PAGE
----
By Jim Schutze
By Rachel Watts
By Lauren Drewes Daniels
By Anna Merlan
By Lee Escobedo
By Eric Nicholson
Asmussen had to learn the quirks of the French tracks, how to manage a horse's speed and energy on courses not laid out in neat ovals, how to time the finish on a long, straight track. But, he says, Boutin put him on a lot of "live" horses, and he won even as he learned how European races are run.
In 1983, he delivered Niarchos his first win in a Grade 1 race, the Poule d'Essai des Poulains, with a perfectly timed stretch run. Fittingly, it was on a horse named L'Emigrant. Less than a month later, he piloted the horse to another Grade 1 winner at the Prix Lupin.
Asmussen makes light of the difficulties he faced going abroad at such a young age to compete in a high-stakes world where "one drop of the horse's head, and you've lost the race." "He was homesick a lot," says his mother. "He flew home whenever he could."
Asmussen's contract to ride "first call" for one of the best stables in the country and his quick move to the top of the riding standings didn't endear him to French jockeys, who circulated a petition demanding that his license be revoked. They gathered plenty of signatures but fell short when several of the best riders, including the French legend Yves St. Martin, refused to sign.
"Would they have gone on strike? I don't think so," says Asmussen, who nonetheless had one more hurdle, the cold shoulder, to overcome. "When I got there I needed an interpreter to order breakfast," he says. "I damned sure wasn't going to venture to buy curtains."
When Asmussen in 1985 won his first of five Cravache D'Or awards--the Golden Whip trophy for the season's top jockey--it was unprecedented. Only Frenchmen had won the award up until then.
It began to sink in with his family how far and fast he had traveled.
The ceremony was at Deauville, a seaside racing mecca in Normandy that hosts a chic race meet in August, sort of like Saratoga in upstate New York or California's Del Mar. "It was in a huge ballroom at the casino there," Steve Asmussen recalls. "I'm probably 17, I'm there with my parents and my brother gets up to make his acceptance speech, which he does in French. In my mind, just a couple of years earlier, he's showing steers at our county fair. Growing up, I thought Ruidoso [Downs, a minor-league track in New Mexico] was the top of the racing world, and Cash felt the same. Anyway, it was a long way to go to make that leap, and it was impressive that Cash did it. We're from Laredo. It ain't Deauville."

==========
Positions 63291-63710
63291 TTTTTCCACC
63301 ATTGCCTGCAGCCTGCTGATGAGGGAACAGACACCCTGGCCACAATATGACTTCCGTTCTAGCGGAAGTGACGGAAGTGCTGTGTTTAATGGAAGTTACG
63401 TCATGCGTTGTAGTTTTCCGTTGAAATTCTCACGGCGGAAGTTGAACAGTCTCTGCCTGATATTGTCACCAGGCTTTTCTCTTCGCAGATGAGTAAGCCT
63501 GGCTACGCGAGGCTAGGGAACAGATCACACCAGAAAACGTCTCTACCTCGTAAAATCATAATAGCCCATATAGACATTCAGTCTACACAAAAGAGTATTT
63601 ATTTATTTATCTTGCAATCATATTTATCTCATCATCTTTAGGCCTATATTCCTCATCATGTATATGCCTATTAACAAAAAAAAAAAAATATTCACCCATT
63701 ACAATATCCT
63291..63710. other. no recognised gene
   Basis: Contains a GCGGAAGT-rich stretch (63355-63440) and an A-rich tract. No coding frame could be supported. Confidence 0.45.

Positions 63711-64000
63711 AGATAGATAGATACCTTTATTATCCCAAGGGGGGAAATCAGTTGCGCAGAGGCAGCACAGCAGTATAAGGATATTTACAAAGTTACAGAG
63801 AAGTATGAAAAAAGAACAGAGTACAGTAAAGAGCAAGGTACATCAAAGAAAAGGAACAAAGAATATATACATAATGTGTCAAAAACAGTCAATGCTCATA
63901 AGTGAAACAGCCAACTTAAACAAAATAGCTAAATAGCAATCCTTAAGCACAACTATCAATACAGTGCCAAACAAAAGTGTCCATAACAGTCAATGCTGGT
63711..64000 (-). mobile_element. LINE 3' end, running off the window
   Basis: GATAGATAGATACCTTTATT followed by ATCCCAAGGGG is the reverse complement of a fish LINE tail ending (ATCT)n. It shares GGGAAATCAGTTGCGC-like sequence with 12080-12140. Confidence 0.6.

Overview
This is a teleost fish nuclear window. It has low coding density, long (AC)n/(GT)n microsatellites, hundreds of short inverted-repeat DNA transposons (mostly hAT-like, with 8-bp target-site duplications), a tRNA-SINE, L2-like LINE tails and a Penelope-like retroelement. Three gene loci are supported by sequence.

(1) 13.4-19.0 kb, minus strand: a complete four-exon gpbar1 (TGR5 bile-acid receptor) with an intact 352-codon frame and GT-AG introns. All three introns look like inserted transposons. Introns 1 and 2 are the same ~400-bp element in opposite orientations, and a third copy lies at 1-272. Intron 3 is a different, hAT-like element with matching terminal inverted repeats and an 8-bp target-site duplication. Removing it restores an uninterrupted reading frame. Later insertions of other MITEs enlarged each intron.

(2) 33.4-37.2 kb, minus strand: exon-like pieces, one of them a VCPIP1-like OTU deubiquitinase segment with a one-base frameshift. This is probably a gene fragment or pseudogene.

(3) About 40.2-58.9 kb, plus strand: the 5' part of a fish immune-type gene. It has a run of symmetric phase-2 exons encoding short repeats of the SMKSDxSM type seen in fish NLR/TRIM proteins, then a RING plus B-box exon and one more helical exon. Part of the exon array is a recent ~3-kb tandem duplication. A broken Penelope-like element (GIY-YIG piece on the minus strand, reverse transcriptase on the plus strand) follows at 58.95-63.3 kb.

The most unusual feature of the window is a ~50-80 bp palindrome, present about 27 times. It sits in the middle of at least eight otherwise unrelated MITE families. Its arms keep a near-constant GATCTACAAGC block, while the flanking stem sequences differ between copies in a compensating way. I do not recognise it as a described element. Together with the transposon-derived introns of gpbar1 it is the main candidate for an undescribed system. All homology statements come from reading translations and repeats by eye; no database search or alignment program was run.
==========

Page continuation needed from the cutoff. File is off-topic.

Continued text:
Cash grew impressed with himself as well.
After his three-year contract with Niarchos expired, he jumped at an even more appealing offer to ride for trainer Mahmoud Foustok, ran up 95 victories in 1986 and captured his second riding trophy. With much fanfare in the British press, he announced he would be crossing the Channel and racing in Great Britain in 1987, stepping into the shoes of the great Pat Eddery as contract rider for trainer Vincent O'Brien and owner Robert Sangster, and their famed Irish stable, Ballydoyle.
"I went in there with a big reputation, a bigger paycheck and an even bigger opinion of how I'd do, so I was ripe for the hammering," Asmussen recalls. "I felt it was gonna work out, but you don't brag about taking the picture before the game in racing."
Under a story headlined "The Texan With the 10-gallon Ego," a track writer for The (London) Guardiandescribed Asmussen as a "graduate of the Jay Gatsby school of self-advancement."
The name Cash--a childhood nickname coined by his father that became his legal name at age 9, when he dropped Brian--was enough to set off the straight-backed Brits. But Asmussen helped by using the dollar sign for his signature on the back of his riding helmet. He compounded the problem with remarks like this to The Timesof London: "I want to know what my friend, the king of Morocco, is doing tomorrow. If I had to ride his horses and go to meet him at his palace, I need to know whether Gadaffi's mad at him or whether he's talking to Yasser Arafat. I like to know the temperature."
In fact, Asmussen was riding horses for Sheik Mohammed of Dubai's royal family, Prince Khaled Abdullah of Saudi Arabia, Japanese businessman Zenya Upshida and French art dealer Daniel Wildenstein. But it sounded loutish when he confirmed he came at a high fee and liked riding "quality horses for quality people."
"You sign your name to anything in racing, and sooner or later you'll be humbled," he says today in a more mature voice. "There's a fine line between confidence and conceit." He uses a favorite French racing story to make the point. Maurice Zilber, an Egyptian-born trainer, won the Epsom Derby with a horse named Empery and the French Derby with a horse named Youth, all within the span of a week, Asmussen recalls. "A reporter asked him, 'How can you do that?' and Zilber replied, 'I can walk on water.' That was the headline the next day, 'I Can Walk on Water.' Well, the next week, one of his winners got stuffed. The headline the next day read, 'Zilber Drowns.'